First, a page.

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Frozen assets: enabling access to New Zealand’s Antarctic soils heritage

Since 1957 New Zealand’s soil scientists have been exploring the nature, properties, and formation of the scientifically remarkable Antarctic soils. A 2-year project, supported by a partnership between Manaaki Whenua and Te Tahua Taiao Ngā Taonga – Lottery Environment and Heritage, has culminated in a new web service providing fascinating insights into these early explorations.
Graeme Claridge admiring the spectacular Wright Valley, 1982 (Photo credit: Iain Campbell)

Graeme Claridge admiring the spectacular Wright Valley, 1982 (Photo credit: Iain Campbell)

New Zealand was the starting point for many of the early Antarctic expeditions, and we have had a permanent presence in the Ross Sea region since 1957. We are also one of the original signatories of the Antarctic Treaty (1959). This means we have a responsibility to understand and care for the unique Antarctic habitats, including the famous McMurdo Dry Valleys.

Researching and protecting Antarctic environments – including Antarctic soils – is critically important to our understanding of the impact and potential mitigation of climate change. Since the 1990s scientific interest in Antarctic soils has grown, with the number of scientific, peer-reviewed journal articles on this topic doubling every decade. Despite this, improving our information base on the properties of Antarctic soils has been identified as a key challenge (Roudier et al. 2022). Our project has sought to address this by widening public knowledge of Antarctic soils, and improving access to Antarctic soil samples and data for scientific research.

Soil data from polar latitudes are rare, and our collection of Antarctic soil samples is truly unique. It provides the best record of Antarctic soils in their most pristine condition, with the earliest collected samples essentially representing pre-human visitation. These samples also predate the arrival of micro-plastics. Archived soils are invaluable ‘time capsules’ for assessing temporal changes in soil properties, particularly as new analytical techniques become available. As a result, the data relating to these soils represent an important baseline comparison for all further scientific analysis on Antarctic soils, and they are of huge value to climate change research.

In 2021 we were granted funding support from Lottery Environment and Heritage and Manaaki Whenua to ensure New Zealand’s Antarctic soils heritage is professionally protected, managed, and made accessible for future generations. The goal is to preserve and curate the samples, and to make the information on the soils, collection details, cultural context, and data from scientific analysis available as part of our Land Resource Information System (LRIS) knowledge hub, one of New Zealand’s nationally significant databases and collection’s.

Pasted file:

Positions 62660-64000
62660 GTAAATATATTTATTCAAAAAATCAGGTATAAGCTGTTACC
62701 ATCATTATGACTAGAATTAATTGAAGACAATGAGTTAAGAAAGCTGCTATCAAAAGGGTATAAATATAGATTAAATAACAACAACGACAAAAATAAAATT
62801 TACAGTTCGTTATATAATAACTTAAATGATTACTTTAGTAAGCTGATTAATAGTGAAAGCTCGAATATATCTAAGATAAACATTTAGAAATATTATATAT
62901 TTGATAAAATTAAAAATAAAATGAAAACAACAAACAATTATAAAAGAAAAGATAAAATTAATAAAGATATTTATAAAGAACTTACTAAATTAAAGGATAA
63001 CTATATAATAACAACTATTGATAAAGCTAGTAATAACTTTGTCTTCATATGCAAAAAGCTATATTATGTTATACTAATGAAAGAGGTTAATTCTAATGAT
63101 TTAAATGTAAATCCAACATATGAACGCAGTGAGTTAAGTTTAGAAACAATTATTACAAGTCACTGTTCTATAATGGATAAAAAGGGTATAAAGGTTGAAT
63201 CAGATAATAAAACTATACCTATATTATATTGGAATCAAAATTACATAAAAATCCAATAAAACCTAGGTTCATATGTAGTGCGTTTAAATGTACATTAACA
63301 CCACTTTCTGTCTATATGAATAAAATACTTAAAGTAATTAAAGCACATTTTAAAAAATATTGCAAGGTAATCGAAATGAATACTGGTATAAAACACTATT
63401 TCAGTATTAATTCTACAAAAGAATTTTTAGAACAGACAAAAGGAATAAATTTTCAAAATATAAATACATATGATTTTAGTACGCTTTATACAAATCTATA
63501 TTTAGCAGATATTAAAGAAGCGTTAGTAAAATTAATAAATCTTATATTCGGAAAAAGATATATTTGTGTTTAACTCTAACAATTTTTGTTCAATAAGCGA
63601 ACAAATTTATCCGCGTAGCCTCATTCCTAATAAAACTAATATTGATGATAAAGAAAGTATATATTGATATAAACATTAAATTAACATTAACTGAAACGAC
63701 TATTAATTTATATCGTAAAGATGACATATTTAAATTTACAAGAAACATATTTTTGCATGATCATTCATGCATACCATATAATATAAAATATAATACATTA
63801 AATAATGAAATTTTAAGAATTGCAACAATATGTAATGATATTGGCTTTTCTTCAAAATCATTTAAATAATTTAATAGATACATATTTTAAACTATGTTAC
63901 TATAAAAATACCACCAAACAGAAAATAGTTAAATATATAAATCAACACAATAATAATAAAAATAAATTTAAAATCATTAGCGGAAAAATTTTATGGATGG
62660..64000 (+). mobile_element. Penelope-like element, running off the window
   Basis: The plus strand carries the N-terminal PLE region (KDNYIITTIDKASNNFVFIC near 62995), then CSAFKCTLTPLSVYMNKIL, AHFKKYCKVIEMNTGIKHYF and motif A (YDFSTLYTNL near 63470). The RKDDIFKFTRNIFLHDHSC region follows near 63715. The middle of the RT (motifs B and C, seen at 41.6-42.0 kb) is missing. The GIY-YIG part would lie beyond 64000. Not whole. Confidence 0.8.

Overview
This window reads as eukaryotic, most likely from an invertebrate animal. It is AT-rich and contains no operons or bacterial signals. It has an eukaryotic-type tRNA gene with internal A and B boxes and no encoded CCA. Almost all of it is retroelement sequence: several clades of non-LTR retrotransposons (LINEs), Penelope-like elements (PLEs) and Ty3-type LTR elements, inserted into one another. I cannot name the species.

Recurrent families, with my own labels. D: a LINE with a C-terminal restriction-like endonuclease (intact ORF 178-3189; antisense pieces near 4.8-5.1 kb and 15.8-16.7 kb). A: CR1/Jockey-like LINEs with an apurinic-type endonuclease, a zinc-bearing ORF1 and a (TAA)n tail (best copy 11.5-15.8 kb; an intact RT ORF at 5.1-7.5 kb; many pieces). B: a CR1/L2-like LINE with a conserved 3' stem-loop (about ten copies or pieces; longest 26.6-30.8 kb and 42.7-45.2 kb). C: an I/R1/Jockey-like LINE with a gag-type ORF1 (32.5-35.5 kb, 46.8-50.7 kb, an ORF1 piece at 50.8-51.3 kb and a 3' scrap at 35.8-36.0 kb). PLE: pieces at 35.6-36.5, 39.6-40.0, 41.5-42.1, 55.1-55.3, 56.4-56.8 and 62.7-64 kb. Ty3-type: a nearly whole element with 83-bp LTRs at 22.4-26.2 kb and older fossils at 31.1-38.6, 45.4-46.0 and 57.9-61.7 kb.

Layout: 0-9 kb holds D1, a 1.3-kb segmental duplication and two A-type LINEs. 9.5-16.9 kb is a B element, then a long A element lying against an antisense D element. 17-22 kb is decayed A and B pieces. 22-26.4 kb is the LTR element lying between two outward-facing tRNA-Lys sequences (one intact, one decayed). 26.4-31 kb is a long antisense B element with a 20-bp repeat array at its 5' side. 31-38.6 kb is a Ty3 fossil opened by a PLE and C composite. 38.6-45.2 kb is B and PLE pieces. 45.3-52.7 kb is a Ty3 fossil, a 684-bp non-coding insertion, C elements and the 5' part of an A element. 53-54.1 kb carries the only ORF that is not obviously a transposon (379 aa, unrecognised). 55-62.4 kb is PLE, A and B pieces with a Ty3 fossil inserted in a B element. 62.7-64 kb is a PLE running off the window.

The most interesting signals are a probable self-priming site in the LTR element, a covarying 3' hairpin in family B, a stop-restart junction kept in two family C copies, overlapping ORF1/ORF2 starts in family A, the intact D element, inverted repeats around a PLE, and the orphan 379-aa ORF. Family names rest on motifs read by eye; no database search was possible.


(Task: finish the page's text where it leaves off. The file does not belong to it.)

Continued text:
Our objectives were to (i) fully integrate the physical soil samples into the National Soils Archive, (ii) digitise and migrate the soils data into a modern database, (iii) catalogue any original materials and photographs, and (iv) publish relevant information online through a purpose-built, intuitive, interactive web portal.

We are delighted to report that we were able to process 8,837 samples with a combined weight of 1,582 kg. These are now stored and preserved at the Manaaki Whenua – Landcare Research quarantine facilities. The samples date back to the 1950s, when they were collected by pioneering soil scientists Drs John McCraw (1925–2014), Graeme Claridge (1932–2021), and Iain Campbell (1935–).

Figure 4. Landing page of the Antarctic Soils Explorer

Figure 4. Landing page of the Antarctic Soils Explorer

We have also been able to record interviews with some of the early soil explorers in Antarctica, and with active support from Iain Campbell have digitised much of their original materials, such as notebooks and photographs. We have combined the data with cultural information and are presenting it online on the recently launched Antarctic Soils Explorer.

This web portal features information on Antarctic history, Antarctic soil research over time, and the scientists involved, as well as Māori connections to Antarctica. Original materials and recollections from Antarctic excursions, such as slides, photographs, and field notes from the original soil sampling excursions by Graeme Claridge and Iain Campbell, can be explored. The locations from which soil samples have been gathered are identified in an interactive map of the Antarctic continent, which means the interactive website offers a platform from which the soils of Antarctica can be explored and enjoyed.



Ursula Jewell, Thomas Caspari, Tomas Burleigh, Senzo Miya, Andrew Cowie

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